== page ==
The Lotte Group said its website in China was hacked on March 1 and in the following days more than 10 of its stores in the country were forced to close for “inspections” by authorities, a string of events that suggest Beijing is making a point.
The point being that China is unhappy the Lotte conglomerate sold a golf course in South Korea to the military. Beijing, of course, isn’t concerned about the loss of 18 holes but what will replace the bunkers and greens: A US missile defence system with a radar powerful enough to peer into and perhaps spy on China.
South Korea and its ally the US can argue the need for the Terminal High Altitude Area Defence or THAAD system to shoot down incoming rockets became evident this week when North Korea fired four missiles in the direction of Japan.
Saber rattling and more from Pyongyang is routine whenever joint US – South Korean military exercises take place at this time of the year. Still, Lotte’s land sale has opened up another front of conflict in this already conflicted region of Asia as China made a private company a target of its displeasure and showed cyber attacks are a ready part of its arsenal.
Separately, events this week also signal yet again that China’s moderating influence on the trigger-happy in Pyongyang has definite limitations.
The US is not yielding and the planned THAAD deployment is moving ahead, driven by North Korea’s refusal to halt its ballistic missile development program.
A bigger backdrop to the THAAD deployment is the US expressing reservations about the performance and cybersecurity of the vital US Ground-based Midcourse Defense, or GMD, which is tasked with defending the US from ballistic missile attacks using interceptors on the US West Coast and Alaska.
In a recent report, the Pentagon’s Director of Operational Test and Evaluation’s overall assessment report was critical of the GMD’s state of readiness.
“GMD has demonstrated a limited capability to defend the US Homeland from small numbers of simple intermediate-range or intercontinental ballistic missile threats launched from North Korea or Iran,” the report said.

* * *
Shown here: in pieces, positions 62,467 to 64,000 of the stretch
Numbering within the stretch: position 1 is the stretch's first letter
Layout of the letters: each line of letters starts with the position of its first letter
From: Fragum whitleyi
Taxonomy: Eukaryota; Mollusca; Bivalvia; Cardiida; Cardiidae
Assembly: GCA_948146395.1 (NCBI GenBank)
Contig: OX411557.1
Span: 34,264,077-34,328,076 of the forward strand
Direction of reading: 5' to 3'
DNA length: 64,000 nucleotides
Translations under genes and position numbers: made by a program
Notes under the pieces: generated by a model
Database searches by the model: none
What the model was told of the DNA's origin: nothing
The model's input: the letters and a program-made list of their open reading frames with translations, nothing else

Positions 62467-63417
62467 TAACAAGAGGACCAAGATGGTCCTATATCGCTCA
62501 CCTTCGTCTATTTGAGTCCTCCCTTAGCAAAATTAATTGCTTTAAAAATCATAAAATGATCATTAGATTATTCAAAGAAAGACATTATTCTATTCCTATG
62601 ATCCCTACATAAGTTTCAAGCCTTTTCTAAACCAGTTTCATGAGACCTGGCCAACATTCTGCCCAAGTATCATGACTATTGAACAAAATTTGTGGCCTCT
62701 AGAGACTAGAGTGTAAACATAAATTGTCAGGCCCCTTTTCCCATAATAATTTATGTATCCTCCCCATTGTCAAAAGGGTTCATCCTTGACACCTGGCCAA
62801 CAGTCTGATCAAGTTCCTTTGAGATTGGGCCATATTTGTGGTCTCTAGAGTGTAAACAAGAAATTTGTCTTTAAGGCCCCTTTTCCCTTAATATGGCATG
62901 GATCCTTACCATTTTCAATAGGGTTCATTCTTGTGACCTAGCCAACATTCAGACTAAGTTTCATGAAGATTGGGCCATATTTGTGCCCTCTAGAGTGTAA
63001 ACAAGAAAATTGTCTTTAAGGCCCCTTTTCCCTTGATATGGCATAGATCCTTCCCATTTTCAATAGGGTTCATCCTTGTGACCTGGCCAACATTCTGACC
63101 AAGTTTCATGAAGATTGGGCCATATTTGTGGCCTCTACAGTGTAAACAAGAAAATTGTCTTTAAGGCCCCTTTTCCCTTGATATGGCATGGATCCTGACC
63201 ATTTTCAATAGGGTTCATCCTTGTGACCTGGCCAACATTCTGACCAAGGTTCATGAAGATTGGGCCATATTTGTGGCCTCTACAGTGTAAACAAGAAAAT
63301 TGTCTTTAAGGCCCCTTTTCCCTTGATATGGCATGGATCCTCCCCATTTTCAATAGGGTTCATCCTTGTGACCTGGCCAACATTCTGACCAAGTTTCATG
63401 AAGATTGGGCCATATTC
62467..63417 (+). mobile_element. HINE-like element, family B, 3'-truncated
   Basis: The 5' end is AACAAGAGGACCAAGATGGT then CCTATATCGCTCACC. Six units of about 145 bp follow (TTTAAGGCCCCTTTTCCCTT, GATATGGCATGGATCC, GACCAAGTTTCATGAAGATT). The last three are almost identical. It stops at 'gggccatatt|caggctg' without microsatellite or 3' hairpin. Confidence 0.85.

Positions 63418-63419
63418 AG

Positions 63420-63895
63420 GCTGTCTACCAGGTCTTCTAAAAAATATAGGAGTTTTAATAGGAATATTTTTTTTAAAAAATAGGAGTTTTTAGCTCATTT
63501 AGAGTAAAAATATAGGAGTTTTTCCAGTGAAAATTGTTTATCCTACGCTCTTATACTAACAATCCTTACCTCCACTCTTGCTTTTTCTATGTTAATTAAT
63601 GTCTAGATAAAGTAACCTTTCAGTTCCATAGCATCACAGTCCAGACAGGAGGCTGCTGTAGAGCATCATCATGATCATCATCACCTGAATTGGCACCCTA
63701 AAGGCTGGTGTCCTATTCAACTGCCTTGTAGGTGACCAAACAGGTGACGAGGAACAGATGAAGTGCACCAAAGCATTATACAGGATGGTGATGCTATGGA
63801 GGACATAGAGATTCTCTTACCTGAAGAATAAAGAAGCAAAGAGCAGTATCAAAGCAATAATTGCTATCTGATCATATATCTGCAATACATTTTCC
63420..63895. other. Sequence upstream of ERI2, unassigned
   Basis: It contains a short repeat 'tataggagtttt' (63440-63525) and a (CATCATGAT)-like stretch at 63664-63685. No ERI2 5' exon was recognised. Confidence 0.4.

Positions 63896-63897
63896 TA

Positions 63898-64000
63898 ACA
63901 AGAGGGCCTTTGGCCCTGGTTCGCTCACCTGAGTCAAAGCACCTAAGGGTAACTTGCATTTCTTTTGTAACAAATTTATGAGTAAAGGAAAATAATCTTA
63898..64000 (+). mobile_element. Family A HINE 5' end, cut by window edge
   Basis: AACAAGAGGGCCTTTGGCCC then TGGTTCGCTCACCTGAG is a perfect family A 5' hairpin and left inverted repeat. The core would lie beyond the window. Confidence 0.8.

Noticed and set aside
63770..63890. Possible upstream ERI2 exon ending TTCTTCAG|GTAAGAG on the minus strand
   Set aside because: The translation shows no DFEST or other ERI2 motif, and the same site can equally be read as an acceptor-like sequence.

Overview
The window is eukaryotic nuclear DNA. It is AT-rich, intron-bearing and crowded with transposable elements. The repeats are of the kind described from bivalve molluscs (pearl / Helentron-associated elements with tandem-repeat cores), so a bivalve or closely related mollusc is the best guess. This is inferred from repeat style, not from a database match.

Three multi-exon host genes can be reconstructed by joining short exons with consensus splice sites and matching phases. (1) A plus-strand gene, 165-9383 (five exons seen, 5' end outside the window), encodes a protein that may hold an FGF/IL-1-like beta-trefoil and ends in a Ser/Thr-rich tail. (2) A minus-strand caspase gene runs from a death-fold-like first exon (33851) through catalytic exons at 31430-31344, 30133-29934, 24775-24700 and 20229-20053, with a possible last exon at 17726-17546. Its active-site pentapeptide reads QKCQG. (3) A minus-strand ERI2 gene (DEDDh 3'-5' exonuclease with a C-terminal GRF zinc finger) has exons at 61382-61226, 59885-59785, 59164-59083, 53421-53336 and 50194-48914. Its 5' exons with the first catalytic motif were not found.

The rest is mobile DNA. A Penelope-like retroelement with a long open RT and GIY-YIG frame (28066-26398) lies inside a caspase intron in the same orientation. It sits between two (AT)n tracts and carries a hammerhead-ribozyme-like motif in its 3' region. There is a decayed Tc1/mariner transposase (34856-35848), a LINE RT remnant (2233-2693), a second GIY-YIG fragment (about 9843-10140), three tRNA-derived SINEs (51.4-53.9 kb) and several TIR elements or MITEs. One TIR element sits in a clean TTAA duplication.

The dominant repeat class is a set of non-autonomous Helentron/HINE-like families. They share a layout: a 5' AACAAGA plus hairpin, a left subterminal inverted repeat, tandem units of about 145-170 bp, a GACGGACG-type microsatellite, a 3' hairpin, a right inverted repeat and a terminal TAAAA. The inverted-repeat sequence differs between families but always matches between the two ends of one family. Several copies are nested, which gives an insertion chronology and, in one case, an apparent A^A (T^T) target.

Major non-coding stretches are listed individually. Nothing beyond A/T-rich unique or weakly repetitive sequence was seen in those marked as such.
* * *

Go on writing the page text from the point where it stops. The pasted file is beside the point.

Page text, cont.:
“Few cybersecurity assessments have been performed to-date,” states the DOT&E report which recommended that, “there should be an increased emphasis on GMD survivability testing, including cybersecurity.”
This perceived GMD vulnerability along with longstanding questions about any attempt to shoot down an incoming enemy missile after its so-called boost phase is why Pentagon planners must lean on other active missile interceptors, either at sea or on land.
Enter the forward-deployed THAAD batteries, and in this case placing them as close as possible to North Korea, as well as the interceptors aboard US Navy vessels.
The North Korean missile launches will no doubt trigger a more heated discussion and this will not make things easier for China, which is already having a difficult enough time getting a fix on the emerging defense policies and strategies that the administration of US President Donald Trump intends to pursue.
Trump’s cabinet is brimming with US generals — James Mattis, John Kelly and H.R. McMaster — and China is clearly overloaded by the mixed signals it is receiving as Trump and his military men have appeared to be on different frequencies on more than one occasion when it comes to important policy issues.
In addition, Trump is not shy about exhibiting the full muscle of the US military, and this will add to China’s anxiety and displeasure.
The USS Zumwalt, the new super-stealth US MeantiNavy destroyer, is being put through its paces in San Diego and may dock at a South Korean naval base later this year. When it does, Zumwalt will add to the China tension.
Along with the THAAD radar-related headache for China, Beijing is certainly not going to look favorably on the Zumwalt’s radar capabilities, nor that its immense size and dozens of missile launch tubes makes it a formidable floating missile defense platform in disguise.
Meantime, North Korea’s rocket launches, cyber attacks and the harsh words make the front pages, but in the background quiet talks continue.
US and Chinese academic and government experts had their latest meeting in Beijing early this year, or the 10th round of talks organized by the US Center for Strategic and International Studies and the China Institute for Contemporary International Relations. Details of these discussions are not shared with the public.